In an absolutely mesmerizing performance, Black Sunday stars Barbara Steele as Asa Vajda, a beautiful woman tortured and executed as a witch--but not before pronouncing a curse upon those who have condemned her, a curse that is fulfilled some 200 years later.
Like the special-effects sequence where a 200-year-old corpse slowly regains its flesh, traditional Hollywood horror imagery merges with the visual creativity of modern filmmakers in Mario Bava's 'Black Sunday.' Released during the early period of what's commonly considered the golden era of Italian gothic horror, Bava's first solo directorial effort was a particularly gruesome and graphic motion picture for the time, and it stirred quite the controversy. Nevertheless, the director, who had been working as a cinematographer for over two decades prior, immerses his audience in a hauntingly exquisite Baroque atmosphere that's as beautifully hypnotic and romantic as it is overtly spooky and eerily fantastical.
Permeating the screen with rolling fogs through dilapidated cemeteries and the cobweb-infested cathedral ruins of ancient castles, Bava unabashedly takes inspiration from Hollywood classics, such as Browning's 'Dracula' and Whale's 'The Bride of Frankenstein.' Pushing in and out, slowly moving side to side, dolly shots quickly become a notable favorite within the film. Bava makes several long takes using this technique to stunning effectiveness, lingering in one area for long periods of time, allowing the frame to appreciate the magnificent set design of Giorgio Giovannini. He's paying homage to those benchmark models while also desiring to humbly surpass them with his own expressive style.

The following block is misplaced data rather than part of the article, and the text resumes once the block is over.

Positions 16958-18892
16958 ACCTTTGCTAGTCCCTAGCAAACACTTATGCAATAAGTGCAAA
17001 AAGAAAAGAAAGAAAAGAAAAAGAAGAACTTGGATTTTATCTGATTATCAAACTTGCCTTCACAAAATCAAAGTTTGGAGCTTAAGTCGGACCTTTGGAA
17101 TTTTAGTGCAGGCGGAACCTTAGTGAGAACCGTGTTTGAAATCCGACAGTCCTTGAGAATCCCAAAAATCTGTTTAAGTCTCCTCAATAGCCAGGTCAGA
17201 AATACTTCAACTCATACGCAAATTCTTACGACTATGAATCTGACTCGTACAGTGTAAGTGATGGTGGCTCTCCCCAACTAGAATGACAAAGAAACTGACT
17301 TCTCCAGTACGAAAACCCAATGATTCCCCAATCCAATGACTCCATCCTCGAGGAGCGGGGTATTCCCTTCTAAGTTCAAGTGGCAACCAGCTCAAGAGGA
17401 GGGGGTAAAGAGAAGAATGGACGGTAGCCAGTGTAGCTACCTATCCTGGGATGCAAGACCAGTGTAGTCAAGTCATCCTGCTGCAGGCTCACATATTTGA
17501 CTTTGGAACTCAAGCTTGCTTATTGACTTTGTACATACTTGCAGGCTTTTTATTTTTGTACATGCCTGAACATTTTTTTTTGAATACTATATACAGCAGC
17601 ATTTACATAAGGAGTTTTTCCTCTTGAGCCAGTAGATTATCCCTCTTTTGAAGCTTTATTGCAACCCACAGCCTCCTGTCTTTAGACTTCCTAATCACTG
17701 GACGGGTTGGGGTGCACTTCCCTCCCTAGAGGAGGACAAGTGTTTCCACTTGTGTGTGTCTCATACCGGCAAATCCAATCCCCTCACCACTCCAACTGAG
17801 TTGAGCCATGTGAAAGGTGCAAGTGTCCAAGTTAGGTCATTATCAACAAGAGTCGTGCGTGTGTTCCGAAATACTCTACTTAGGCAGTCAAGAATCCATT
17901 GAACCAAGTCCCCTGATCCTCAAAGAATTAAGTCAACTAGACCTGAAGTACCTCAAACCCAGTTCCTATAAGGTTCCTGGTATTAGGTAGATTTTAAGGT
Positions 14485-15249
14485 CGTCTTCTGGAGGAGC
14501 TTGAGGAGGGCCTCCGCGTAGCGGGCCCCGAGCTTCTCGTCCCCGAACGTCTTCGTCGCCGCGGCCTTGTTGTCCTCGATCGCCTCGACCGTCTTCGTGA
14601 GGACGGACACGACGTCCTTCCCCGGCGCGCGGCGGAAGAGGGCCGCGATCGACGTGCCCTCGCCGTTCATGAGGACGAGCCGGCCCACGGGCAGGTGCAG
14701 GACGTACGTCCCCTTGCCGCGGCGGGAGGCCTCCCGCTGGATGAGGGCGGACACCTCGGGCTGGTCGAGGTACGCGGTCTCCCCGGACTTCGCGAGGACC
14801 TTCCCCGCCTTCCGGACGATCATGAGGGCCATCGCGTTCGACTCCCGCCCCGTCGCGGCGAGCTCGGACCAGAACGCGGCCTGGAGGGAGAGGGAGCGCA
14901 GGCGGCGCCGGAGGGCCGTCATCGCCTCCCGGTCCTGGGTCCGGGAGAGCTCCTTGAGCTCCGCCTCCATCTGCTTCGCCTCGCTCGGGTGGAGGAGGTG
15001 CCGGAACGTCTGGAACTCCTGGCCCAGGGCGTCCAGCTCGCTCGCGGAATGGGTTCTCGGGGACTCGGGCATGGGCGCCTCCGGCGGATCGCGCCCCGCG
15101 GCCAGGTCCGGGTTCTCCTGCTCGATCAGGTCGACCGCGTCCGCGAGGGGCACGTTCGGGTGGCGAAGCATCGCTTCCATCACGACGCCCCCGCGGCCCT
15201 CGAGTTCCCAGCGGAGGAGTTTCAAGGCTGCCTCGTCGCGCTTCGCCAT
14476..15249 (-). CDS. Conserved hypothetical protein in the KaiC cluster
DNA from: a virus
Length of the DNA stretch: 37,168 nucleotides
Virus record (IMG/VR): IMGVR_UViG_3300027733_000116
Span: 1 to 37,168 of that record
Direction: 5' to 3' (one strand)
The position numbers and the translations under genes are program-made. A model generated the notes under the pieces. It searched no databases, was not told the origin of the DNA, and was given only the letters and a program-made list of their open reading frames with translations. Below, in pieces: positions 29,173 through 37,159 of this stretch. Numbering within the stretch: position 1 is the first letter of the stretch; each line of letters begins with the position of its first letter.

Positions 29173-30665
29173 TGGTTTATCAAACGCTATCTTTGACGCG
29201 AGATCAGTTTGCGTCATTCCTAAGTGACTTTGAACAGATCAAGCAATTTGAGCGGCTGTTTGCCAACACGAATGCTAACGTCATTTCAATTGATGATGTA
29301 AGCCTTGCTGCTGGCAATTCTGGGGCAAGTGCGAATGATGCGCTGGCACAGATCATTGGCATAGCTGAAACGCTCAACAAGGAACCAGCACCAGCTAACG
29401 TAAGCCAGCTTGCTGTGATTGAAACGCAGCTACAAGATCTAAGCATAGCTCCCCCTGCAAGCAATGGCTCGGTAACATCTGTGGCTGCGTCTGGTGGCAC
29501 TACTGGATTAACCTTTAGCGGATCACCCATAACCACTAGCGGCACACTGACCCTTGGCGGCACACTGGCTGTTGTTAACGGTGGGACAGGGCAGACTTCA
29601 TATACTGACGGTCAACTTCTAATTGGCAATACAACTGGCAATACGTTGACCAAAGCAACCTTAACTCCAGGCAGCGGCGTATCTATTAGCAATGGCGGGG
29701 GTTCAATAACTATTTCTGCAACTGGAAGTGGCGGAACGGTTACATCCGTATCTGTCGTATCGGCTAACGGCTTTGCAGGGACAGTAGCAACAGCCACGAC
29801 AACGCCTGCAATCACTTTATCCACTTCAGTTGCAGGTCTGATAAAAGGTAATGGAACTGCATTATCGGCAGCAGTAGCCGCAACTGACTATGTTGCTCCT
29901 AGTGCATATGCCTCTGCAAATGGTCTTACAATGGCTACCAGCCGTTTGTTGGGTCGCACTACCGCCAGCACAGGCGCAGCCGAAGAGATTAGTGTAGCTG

And a graceful and masterful one it is. Working from a screenplay by Ennio de Concini and Mario Serandrei, the director blurs the line between fact and fiction, science and myth. The one night they try to rest before continuing on their trip to a medical conference, Dr. Thomas Kruvajan (Andrea Checchi) and Dr. Andre Gorobec (John Richardson) are confronted by the unexplainable supernatural happenings of a small Moldavian village. Believing a two-hundred-year-old curse from a witch nothing more than a fairytale, it's not long until Kruvajan falls under her vampiric spell and Gorobec is left to fight her alone. Bava, again, shows this struggle in elaborately mesmerizing sequences that are surprisingly spine-chilling while also genuinely captivating and evocative.
Loosely inspired by a short story from Russian realist Nikolai Gogol, the film also uses two typical staples of the gothic genre: family curses and romance. Amid this battle to stop the resurrection of the witch Asa Vajda (Barbara Steele in her breakthrough role), Gorobec falls hopelessly (and overdramatically) in love with the beautiful Princess Katia (Steele). In having her be a descendent of the witch, the plot falls victim to a few clichéd moments and becomes quite the predictable melodrama. Yet, Bava's elaborate and sometimes gory visuals keep the whole affair steady and wonderfully entertaining. After all these years, this gorgeous atmospheric gem still manages to amaze and delight.